The Adoption Authority is examining approximately 140 births suspected of being illegally registered.
This is in addition to the 126 confirmed cases of people whose births were falsely registered by the former adoption society St Patrick's Guild.
Minister for Children Katherine Zappone told the Dáil that a validation exercise is being carried out on the 140 new cases.
Earlier, she said told the Dáil that some of the 126 people whose births were falsely registered by St Patrick's Guild would never be informed.
Ms Zappone said there were people the State would not be able to contact, as some files had been deliberately designed to conceal identities or the people could be deceased.
It emerged that of the 126 cases between 1946 and 1969, 79 may be entirely unaware of the true circumstances of their birth.
Minister Zappone described the identification by Tusla that the births of 126 individuals from St Patrick's Guild were registered illegally as "cruel and inhuman".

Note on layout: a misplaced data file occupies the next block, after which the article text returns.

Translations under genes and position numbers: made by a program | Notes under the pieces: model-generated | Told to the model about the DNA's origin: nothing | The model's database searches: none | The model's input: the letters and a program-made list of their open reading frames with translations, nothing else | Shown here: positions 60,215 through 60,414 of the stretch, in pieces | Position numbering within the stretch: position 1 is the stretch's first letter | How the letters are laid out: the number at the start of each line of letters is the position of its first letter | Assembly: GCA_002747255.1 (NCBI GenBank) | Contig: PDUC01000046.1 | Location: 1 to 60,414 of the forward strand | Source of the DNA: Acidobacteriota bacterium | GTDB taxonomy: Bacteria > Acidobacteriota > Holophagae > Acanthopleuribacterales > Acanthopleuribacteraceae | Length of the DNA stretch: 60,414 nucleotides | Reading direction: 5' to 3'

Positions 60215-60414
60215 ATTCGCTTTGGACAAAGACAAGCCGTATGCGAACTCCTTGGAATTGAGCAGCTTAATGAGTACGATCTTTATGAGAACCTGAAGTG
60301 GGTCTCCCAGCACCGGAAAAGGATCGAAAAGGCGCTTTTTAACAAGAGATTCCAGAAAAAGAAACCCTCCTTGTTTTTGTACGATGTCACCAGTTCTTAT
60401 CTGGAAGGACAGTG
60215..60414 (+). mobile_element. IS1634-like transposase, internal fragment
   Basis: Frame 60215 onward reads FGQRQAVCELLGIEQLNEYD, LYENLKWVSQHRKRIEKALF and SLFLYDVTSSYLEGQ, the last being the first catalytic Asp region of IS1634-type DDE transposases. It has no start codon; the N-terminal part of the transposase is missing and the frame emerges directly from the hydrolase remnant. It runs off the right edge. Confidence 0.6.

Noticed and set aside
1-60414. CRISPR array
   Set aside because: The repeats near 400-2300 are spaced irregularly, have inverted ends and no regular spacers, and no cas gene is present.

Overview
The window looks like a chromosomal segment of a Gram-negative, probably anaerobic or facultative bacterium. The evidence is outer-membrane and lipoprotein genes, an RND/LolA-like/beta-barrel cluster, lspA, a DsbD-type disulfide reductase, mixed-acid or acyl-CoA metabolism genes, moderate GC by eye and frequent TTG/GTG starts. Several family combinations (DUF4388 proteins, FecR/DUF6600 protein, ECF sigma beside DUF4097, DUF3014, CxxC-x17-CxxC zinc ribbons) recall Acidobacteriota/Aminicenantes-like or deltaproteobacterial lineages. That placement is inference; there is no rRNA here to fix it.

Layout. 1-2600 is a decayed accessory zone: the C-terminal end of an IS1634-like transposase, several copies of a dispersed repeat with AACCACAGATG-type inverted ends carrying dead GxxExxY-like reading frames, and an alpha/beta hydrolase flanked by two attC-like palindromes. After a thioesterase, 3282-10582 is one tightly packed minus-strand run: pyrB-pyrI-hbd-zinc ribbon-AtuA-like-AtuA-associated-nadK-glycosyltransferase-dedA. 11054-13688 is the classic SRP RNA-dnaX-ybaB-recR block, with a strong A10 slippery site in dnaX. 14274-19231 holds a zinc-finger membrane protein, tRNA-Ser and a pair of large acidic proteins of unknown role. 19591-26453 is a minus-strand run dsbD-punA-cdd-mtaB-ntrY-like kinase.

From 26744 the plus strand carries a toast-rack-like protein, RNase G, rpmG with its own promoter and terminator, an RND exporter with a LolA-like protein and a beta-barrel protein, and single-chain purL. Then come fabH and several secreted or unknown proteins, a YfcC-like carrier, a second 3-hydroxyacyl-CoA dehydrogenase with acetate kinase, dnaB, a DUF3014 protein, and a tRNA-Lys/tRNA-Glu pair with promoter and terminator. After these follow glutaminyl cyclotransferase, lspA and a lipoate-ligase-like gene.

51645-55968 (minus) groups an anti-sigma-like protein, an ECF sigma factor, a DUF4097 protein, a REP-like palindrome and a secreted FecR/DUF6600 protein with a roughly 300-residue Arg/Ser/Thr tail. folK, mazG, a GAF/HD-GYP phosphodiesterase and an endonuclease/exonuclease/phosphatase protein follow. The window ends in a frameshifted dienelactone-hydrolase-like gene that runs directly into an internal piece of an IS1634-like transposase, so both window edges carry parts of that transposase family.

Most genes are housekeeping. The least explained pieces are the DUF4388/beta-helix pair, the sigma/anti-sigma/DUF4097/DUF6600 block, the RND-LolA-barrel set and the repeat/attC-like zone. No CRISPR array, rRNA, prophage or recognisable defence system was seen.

She said: "It is about the shaming of women, it is about the shaming of mothers, it is about how this shaming has been inherited by their children.
"I am truly sorry that this has happened."
Minister Zappone said neither Tusla nor the Adoption Authority were out to destroy, upset or split families, and experienced information and tracing workers have been allocated to the cases.
"They will work in a measured and sensitive way and at the pace of the individual concerned," she added.
Ms Zappone signalled that criminal prosecutions could occur.
She said false registration was an offence and "the gardaí must review the evidence and make a judgment with the DPP on how to proceed".
She said people were "lied to and denied information about their true identity".
"They need answers explanations and the choice or opportunity to meet their birth parents" she added.